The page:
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It is said in some dictionaries that "grow" means to increase in amount, size, number, or strength, while "grow up" means one changes from being a child into being an adult or to stop behaving in a silly or childish way.

I want to write a sentence that means if one does something he has never done before, he will become mature. But I don't know which is correct after I compare "grow" and "grow up" in the following sentences.

  1. To do things you have never done before is called growing.
  2. To do things you have never done before is called growing up.
4

Both terms are perfectly acceptable in the cited context. Broadly speaking they mean about the same thing - it's just that they have significantly different connotations.

Native speakers will understand this specific use of growing as a metaphorical reference to developing, improving (intellectually and/or emotionally, not literally as in increased physical stature). Even a 70-year-old could say something like...

I still like to learn new things - when you stop learning, you stop growing.

In the above context it would be extremely unusual (bordering on "nonsensical") to use growing up, with all its connotations of the specific difference between childish and adult behaviour / attitudes.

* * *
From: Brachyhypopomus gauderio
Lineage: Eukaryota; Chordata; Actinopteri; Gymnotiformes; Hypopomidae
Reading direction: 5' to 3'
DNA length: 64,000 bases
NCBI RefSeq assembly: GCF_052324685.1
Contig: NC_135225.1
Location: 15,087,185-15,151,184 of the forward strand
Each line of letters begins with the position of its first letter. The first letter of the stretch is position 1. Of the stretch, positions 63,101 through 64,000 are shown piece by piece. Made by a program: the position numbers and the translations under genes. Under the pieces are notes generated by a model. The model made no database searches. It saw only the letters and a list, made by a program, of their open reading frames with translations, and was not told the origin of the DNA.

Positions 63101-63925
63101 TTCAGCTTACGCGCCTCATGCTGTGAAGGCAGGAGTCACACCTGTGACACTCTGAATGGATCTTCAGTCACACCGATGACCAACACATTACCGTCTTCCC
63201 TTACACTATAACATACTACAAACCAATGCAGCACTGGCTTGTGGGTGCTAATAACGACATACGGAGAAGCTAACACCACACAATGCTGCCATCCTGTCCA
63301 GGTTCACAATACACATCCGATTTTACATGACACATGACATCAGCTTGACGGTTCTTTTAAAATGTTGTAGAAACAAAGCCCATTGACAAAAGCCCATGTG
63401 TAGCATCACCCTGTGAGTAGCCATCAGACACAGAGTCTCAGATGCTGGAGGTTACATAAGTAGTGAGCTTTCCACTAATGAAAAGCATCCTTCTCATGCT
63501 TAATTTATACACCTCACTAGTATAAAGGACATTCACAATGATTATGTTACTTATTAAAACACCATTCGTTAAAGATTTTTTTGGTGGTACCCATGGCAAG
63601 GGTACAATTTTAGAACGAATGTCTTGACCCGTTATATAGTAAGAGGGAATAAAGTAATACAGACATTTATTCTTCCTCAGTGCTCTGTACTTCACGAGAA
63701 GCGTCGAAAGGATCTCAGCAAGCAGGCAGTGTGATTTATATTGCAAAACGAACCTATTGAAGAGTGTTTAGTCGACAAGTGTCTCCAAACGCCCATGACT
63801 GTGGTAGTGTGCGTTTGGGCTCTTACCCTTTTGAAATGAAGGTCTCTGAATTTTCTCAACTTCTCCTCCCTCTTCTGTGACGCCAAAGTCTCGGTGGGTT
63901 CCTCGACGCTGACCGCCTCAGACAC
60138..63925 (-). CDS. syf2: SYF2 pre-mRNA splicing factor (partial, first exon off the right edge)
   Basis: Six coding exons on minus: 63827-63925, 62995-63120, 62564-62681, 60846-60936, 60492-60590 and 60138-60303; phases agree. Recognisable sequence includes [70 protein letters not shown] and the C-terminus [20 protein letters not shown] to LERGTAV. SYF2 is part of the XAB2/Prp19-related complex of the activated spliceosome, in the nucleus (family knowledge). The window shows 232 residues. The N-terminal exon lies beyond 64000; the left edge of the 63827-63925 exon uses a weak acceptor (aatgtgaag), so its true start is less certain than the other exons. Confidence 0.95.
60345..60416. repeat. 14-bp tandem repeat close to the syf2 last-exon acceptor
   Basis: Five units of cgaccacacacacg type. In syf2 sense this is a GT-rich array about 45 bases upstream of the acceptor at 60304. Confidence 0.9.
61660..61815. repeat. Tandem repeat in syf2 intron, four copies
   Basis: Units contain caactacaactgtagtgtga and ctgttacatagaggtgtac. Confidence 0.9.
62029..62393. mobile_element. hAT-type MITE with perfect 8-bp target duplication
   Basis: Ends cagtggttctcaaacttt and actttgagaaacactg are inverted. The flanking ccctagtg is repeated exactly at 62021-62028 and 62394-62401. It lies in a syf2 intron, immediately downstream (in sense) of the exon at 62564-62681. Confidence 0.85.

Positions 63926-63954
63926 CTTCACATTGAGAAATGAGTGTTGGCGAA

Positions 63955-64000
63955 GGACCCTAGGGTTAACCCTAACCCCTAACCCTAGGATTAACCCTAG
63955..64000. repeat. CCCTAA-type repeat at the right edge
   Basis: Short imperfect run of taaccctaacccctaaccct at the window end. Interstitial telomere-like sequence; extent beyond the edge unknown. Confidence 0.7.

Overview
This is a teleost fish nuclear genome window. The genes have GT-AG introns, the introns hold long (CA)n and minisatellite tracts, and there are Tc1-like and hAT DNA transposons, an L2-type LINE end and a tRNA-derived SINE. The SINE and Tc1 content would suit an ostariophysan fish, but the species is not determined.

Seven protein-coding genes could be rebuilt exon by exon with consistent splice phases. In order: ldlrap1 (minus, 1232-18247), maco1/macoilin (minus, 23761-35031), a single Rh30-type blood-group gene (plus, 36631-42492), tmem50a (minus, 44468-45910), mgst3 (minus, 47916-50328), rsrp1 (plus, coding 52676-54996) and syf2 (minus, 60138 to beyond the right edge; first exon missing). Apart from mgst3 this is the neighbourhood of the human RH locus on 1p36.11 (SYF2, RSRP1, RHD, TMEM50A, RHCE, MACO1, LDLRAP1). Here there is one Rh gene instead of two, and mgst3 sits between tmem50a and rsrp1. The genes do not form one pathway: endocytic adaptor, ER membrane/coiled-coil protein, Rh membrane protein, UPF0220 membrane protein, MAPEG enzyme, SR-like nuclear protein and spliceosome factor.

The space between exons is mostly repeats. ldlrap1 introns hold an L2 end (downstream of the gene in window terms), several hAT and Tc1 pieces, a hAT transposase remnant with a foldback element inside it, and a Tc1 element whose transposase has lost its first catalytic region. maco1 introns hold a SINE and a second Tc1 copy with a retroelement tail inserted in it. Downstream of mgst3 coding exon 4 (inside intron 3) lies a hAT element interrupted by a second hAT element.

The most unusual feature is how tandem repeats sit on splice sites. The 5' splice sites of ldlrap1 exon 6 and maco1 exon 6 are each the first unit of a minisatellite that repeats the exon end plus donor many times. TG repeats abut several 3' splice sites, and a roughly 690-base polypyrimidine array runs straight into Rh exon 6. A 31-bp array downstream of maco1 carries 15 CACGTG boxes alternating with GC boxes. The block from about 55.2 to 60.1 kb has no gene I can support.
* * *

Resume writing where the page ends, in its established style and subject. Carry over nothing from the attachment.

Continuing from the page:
Note that to grow up in this context is similar to to end up, to finish up, to break up - that added preposition imparts a note of "completeness, finality". The implication being that there are only two possible states for a human being - childish (but "developing") and grown-up (a static end state).


TL;DR: If you want to talk about how people (young and old alike) can develop / improve their emotional and cognitive skills by continually exposing themselves to new experiences and information, use growing.

If you just want to focus on (one of) the defining characteristics of adolescence (the transition from child to adult), use growing up.

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Literally, to grow is to become bigger, and to grow up is to grow towards maturity or to attain maturity.

A river may grow after a heavy rain, but a river cannot grow up.

Only that which can reach maturity can grow up.

That which can reach maturity can grow and it can also grow up.

Figuratively, to grow means to develop mentally and emotionally.

So, when we use grow of people, it can mean "to become physically larger" (literal) or "to become emotionally and mentally more developed" (figurative).

Figuratively, to grow up means to become an adult, or to reach adulthood, emotionally, in our mental outlook.

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    +1 for "Figuratively, to grow means to develop mentally and emotionally." That's the key to why the OP's first option may be the more appropriate one. – J.R. Jul 19 '18 at 11:56
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If you want the sentence to mean, that the person matures, then the second choice is better.

You already gave the reason for it in your question by saying, that "growing up" means to mature.

  • To be honest, I inclined to choose "grow up", but I was not sure of it. Thank you. – Water Jul 19 '18 at 8:36

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